updated 1/4/2007 5:06:47 PM ET 2007-01-04T22:06:47
BREAKING NEWS

A teenager refused to tell police why he allegedly shot and killed a fellow student at Henry Foss High School, saying, "I can't tell you why, I don't want it in the news," according to a probable cause statement filed Thursday.

Douglas Chanthabouly, 18, pleaded not guilty to one count of first-degree murder and was ordered held on $1 million bail at a Pierce County Superior Court hearing. He was charged in the death of 17-year-old Samnang Kok, who was shot near a row of lockers just before classes were to begin Wednesday.

The probable cause statement, written by county Deputy Prosecuting Attorney Ed Murphy, said Chanthabouly "did not know Mr. Kok, but knew of him." Witnesses told police that Chanthabouly pointed a handgun at Kok, said, "What's up?" and fired a shot into his face, Murphy wrote. Police believe the shot was fired from no more than a foot away.

The shooter stood over the body and fired twice more, hitting him in the lower left side and left buttock, the statement said.

The charge came as uneasy students returned to Foss High amid a stronger security presence Thursday. Though fearful of their safety, and apprehensive about whether there might be a retaliatory attack, several said they wanted to be with their friends to discuss the shooting.

"I feel OK, but I don't feel safe anymore," said Dmitriy Svezhentsev, 16, who decided with his parents that it would be best to return to school.

There were police cruisers in the parking lot as students arrived for the delayed 10 a.m. start of school. School district spokeswoman Patti Holmgren said Tacoma police provided a handful of officers to patrol the school, in addition to the district's four security officers.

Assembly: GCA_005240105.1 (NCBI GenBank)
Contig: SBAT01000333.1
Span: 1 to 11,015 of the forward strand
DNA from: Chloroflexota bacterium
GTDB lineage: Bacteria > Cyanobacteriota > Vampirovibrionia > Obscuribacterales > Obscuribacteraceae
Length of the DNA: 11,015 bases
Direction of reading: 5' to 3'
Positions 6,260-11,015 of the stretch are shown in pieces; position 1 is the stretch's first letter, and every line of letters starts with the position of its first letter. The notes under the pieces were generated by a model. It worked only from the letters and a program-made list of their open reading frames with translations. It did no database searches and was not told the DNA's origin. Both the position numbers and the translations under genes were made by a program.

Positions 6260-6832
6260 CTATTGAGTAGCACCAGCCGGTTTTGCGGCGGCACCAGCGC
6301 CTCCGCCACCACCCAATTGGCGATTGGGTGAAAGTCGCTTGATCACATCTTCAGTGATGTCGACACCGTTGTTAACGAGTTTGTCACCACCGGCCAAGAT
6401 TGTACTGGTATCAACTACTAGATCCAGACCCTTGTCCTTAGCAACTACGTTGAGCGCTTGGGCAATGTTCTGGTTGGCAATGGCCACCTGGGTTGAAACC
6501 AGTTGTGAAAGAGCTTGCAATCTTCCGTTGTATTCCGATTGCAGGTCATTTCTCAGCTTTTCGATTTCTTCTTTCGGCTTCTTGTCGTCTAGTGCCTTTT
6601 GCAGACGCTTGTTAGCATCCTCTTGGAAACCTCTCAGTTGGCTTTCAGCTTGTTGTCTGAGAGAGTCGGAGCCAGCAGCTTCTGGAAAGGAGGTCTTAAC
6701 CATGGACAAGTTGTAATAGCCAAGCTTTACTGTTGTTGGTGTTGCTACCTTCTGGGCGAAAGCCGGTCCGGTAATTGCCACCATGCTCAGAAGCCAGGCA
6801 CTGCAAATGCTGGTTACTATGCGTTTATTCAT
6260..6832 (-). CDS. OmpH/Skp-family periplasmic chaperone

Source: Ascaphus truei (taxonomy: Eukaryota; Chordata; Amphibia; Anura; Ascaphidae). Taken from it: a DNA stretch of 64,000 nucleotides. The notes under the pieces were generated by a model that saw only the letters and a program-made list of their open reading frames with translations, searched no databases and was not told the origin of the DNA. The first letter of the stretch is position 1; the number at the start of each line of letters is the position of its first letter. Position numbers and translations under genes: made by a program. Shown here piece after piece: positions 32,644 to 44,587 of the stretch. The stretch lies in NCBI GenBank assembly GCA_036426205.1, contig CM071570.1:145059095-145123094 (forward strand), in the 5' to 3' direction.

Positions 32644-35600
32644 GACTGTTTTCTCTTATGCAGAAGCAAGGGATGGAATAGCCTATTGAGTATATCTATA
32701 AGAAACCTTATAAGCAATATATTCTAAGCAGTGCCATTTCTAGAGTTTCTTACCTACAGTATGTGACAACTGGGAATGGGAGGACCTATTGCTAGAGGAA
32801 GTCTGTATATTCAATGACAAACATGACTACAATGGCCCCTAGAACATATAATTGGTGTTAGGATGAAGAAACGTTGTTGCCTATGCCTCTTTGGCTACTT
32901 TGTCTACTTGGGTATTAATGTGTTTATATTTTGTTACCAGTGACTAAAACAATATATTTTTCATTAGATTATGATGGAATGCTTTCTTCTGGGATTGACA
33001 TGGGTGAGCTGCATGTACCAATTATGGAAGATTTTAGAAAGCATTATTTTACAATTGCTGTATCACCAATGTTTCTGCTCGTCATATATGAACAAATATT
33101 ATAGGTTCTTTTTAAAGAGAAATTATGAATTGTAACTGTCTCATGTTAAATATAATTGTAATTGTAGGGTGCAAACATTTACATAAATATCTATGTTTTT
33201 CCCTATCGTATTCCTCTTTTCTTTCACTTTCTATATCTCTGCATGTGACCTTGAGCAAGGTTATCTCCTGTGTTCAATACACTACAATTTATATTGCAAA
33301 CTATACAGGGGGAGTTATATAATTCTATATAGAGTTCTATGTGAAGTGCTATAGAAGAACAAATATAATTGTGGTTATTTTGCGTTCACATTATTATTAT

"It's to show the kids a presence, so they feel safer," Holmgren said. "The kids are going to be going to their usual classrooms, to talk about it, and how well they did yesterday. Teachers will talk about how we mourn for the victim and his family, but these are survivors: How do we move on? How do we heal? We're trying to be positive and move forward."

The shooting happened just before the first period bell rang at 7:30 a.m. Wednesday, the day classes resumed after the holiday break. Teachers herded students into classrooms and the gymnasium as Kok lay dying in a hallway. The shooter bolted out a set of double doors.

About two hours later, police arrested fellow student Chanthabouly a few blocks away.

Following a sleepless night of mourning, the victim's family said Thursday they planned to attend the hearing. His mother, Ry Sou, hoped to speak to Chanthabouly.

Kok, whose first name means "lucky" or "fortunate" in Khmer, was born to parents who fled to escape the killing fields of the Khmer Rouge in Cambodia during the 1980s. His mother said she was pregnant with him when the family arrived in the United States.

Sou said another son tried to reach Samnang on his cell phone when they heard about the shooting, but got no answer.

"I said, 'Call Sam!"' she said, crying. "He said, 'I called, but nobody answered, Mom!"'

Kok's father, Rorth Kok, said Samnang hoped to become a soldier after graduating. Kok was the father of an 18-month old boy.

"My son is gone and his baby is always crying after his father," the elder Kok said, breaking into sobs.

© 2013 The Associated Press. All rights reserved. This material may not be published, broadcast, rewritten or redistributed.

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